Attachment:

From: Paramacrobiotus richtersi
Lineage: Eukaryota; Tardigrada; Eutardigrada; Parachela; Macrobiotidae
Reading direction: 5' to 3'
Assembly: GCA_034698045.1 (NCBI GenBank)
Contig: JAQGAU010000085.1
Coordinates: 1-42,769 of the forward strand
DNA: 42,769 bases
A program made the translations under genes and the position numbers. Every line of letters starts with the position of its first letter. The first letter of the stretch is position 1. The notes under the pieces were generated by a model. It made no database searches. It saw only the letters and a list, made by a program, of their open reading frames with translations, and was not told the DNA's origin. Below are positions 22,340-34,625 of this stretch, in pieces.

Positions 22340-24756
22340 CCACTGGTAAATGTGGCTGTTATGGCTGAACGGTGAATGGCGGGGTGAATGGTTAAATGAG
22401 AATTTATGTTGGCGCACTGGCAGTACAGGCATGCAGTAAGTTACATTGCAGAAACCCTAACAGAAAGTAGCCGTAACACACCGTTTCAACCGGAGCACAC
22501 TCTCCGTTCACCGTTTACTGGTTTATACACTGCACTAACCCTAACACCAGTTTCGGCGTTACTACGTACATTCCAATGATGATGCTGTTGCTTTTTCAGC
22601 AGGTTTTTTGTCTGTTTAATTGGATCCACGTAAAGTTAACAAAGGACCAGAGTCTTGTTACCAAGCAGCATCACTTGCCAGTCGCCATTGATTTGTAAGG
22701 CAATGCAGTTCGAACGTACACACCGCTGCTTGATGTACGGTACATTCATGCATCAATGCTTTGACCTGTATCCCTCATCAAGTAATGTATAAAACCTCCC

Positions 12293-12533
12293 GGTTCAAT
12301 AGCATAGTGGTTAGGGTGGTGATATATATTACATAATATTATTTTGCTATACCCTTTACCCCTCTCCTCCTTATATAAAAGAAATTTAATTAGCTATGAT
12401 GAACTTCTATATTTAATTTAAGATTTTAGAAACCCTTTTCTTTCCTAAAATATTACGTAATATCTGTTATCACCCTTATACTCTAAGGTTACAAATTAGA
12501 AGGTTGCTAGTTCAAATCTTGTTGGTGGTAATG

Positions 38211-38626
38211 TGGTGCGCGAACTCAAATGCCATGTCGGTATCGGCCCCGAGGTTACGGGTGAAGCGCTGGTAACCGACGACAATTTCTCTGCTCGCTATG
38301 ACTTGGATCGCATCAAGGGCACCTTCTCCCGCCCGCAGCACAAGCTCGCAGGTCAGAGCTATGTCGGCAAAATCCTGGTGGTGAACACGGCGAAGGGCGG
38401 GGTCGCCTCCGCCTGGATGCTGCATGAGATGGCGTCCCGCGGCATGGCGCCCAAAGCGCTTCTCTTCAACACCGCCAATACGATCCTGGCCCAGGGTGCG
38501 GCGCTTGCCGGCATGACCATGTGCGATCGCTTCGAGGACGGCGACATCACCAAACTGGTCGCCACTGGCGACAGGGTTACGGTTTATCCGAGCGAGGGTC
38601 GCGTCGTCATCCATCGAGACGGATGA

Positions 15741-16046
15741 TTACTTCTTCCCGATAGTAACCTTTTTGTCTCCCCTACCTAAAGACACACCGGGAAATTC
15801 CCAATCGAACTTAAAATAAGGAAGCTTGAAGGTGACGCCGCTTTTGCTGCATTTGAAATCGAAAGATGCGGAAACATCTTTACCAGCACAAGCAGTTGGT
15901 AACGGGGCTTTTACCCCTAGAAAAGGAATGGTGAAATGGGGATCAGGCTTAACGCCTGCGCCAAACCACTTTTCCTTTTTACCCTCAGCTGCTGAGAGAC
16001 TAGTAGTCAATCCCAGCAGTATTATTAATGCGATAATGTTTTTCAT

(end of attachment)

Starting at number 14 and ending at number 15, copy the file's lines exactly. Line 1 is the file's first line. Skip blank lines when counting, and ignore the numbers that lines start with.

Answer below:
22701 CAATGCAGTTCGAACGTACACACCGCTGCTTGATGTACGGTACATTCATGCATCAATGCTTTGACCTGTATCCCTCATCAAGTAATGTATAAAACCTCCC

Positions 12293-12533